The Two Harbors five-year Capital Improvement Plan is getting an update.

At a Two Harbors City Council work session prior to the regular council meeting on Monday, Feb. 10, Joe Rhein of city-hired engineering firm Bolton and Menk presented the updated CIP draft for 2021-25.

The plan was developed partially from feedback from the past few years' Streets and Alleys Improvement Projects processes, a thorough examination of the budgets, consultation of the recently developed pavement evaluation rating and by members of the public works committee and city council.

The first CIP covered the years 2017-21, which was revamped in 2018. The city canceled its 2017 project when bids came back too high.

The same thing happened this year when the council chose to scrap the 2020 project for an internal sidewalk repair project due to high bids and high estimated assessments.

"The five-year plan is not a commitment. It’s a snapshot of 'At this point in time, here’s what you’re thinking.' It’s a vision," Rhein said.

Street projects included in plan

The bulk of the plan consists of potential Streets and Alleys Improvement projects.

The first two projects covering the 2021-22 construction seasons align with a project Lake County has planned for Eighth Street. The county plans to redo Eighth Street from Fourth Avenue to Seventh Avenue. The city's projects would accompany the county's along:

  • Sixth Avenue from Seventh to West End
  • Fifth Avenue from Seventh to West End
  • Fourth Avenue from Seventh to West End

"We have to update the utilities where the county is doing the crossroads anyway, so why not take the opportunity to leverage that and rebuild those avenues that abut the county’s project and get those rebuilt at the same time?" Rhein said.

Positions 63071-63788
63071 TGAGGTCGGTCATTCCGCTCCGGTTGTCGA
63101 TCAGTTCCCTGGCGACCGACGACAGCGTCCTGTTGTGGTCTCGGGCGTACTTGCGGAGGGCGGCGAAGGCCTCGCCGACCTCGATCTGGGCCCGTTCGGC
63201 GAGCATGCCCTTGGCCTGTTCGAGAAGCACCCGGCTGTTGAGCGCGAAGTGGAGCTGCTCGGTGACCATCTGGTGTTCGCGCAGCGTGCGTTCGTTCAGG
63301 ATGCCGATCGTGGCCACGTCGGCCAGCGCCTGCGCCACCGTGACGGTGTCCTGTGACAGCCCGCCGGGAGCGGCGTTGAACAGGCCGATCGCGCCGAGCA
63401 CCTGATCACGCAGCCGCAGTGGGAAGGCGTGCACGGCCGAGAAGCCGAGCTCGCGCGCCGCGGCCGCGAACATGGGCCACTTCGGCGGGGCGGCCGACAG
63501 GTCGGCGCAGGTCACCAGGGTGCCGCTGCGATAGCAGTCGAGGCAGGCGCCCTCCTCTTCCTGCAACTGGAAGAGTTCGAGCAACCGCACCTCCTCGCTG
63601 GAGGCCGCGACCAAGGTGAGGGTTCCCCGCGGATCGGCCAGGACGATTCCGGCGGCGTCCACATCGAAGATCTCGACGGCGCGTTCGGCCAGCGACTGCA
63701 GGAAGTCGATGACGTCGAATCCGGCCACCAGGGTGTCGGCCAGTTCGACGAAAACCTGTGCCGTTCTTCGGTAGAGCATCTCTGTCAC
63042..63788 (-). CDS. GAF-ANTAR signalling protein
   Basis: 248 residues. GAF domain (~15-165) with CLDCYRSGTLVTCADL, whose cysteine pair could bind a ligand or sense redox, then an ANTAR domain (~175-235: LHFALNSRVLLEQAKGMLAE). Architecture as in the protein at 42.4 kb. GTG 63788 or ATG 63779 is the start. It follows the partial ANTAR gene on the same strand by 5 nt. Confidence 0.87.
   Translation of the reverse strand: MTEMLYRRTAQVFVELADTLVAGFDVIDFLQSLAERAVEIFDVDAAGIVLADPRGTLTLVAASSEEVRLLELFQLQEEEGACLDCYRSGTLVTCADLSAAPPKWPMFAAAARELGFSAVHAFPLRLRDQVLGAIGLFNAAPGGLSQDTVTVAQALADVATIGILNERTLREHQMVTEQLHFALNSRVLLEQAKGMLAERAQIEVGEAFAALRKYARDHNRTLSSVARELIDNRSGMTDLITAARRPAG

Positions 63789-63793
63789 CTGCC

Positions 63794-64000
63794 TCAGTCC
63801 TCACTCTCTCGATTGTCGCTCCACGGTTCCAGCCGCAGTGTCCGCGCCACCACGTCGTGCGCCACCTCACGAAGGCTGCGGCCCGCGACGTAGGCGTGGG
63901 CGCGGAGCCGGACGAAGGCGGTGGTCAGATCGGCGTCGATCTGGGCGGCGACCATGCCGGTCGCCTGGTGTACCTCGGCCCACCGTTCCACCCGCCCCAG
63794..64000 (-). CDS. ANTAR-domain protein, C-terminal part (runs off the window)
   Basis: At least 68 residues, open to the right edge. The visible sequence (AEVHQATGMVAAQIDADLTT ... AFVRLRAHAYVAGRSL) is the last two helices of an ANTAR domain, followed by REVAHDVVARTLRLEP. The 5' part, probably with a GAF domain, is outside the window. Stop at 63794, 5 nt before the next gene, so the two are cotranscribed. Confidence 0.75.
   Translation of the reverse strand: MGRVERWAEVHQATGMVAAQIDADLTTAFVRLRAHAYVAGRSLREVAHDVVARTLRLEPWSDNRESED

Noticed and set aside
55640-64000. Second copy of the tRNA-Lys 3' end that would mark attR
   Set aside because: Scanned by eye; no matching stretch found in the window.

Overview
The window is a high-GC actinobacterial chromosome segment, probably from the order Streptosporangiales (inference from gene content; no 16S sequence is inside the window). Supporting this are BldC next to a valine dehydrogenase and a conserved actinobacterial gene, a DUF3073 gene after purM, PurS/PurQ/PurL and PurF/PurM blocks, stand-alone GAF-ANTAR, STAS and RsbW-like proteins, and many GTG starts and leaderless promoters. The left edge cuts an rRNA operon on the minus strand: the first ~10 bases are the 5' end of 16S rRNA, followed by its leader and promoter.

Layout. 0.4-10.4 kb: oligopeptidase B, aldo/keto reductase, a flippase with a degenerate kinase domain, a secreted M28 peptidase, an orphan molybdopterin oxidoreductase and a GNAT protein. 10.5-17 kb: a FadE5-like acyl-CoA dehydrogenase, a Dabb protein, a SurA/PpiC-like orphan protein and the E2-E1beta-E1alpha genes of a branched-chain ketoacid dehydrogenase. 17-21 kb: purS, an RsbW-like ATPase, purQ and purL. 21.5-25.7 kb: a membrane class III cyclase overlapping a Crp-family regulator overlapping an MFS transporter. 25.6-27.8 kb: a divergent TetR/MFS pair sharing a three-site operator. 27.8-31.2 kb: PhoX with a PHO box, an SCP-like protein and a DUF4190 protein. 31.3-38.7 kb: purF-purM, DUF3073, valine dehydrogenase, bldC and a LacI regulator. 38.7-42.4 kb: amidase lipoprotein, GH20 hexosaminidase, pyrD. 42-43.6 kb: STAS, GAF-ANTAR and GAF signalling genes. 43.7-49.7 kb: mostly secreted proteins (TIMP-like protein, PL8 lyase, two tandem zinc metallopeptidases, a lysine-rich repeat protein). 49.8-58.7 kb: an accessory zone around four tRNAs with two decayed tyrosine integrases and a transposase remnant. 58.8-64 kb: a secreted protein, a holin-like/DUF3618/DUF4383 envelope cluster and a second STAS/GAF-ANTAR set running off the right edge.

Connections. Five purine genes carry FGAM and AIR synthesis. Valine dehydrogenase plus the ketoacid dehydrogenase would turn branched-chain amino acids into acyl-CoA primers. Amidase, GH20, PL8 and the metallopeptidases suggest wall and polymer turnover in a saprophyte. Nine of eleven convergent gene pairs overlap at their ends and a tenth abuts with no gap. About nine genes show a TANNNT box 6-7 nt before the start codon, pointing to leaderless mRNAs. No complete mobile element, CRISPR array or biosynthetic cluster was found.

Based on the amount of work included in this project, Rhein said he estimates it would take two construction seasons. The estimated total for these two phases of construction is $4.78 million.

In 2023, the capital improvement plan calls for updates in the Seagog area on 16th Street from Seventh Avenue to the alley north of Ninth Avenue. A slightly more scaled-back project, it's estimated to cost $1.38 million.

The 2024 project returns to an area included in the 2019 feasibility study — Eighth Avenue between Fourth and Sixth Streets. When scoping out projects for 2019, officials discovered that Eighth Avenue would require a water main looping project before construction could proceed on the infrastructure.

The city is waiting to see if it will receive a Water Infrastructure Fund (WIF) grant to complete the water looping project among other water delivery system projects. If the WIF funding comes through and the looping project is completed, the cost is estimated at $2.12 million.

Finally, the 2025 section of the CIP focuses on alleys. Rhein left that portion of the plan open so the council members could determine what direction they wanted to go. They could focus on sections of First to Third Streets in the areas north of Fourth Avenue or Third Avenues. They could also devote resources to the the alleys north of Fourth and Sixth Avenues between Seventh and Fourth Streets. These options are estimated to cost around $1.2 million.

Councilors nervous about managing expectations

Rhein told the councilors the draft of the capital improvements plan is like a weather forecast in that "the first two years are pretty clear, but after that it gets a little more difficult to determine."

Councilors Cathy Erickson and Miles Woodruff were uneasy with setting expectations for the next five years.

"Because of what we went through last summer, I feel more nervous," Erickson said. "My apprehension is that these are some big ticket numbers and I get nervous about the community reactions."

The total estimated five-year street project costs are estimated at $9.5 million.

After extended conversations about the city's updated process and reminders that the plan serves as a guideline, Erickson and Woodruff agreed to let the administration move forward to keep the plan development on the timeline.

The city plans to hold a public open house in late February or early March to present the plans to the public.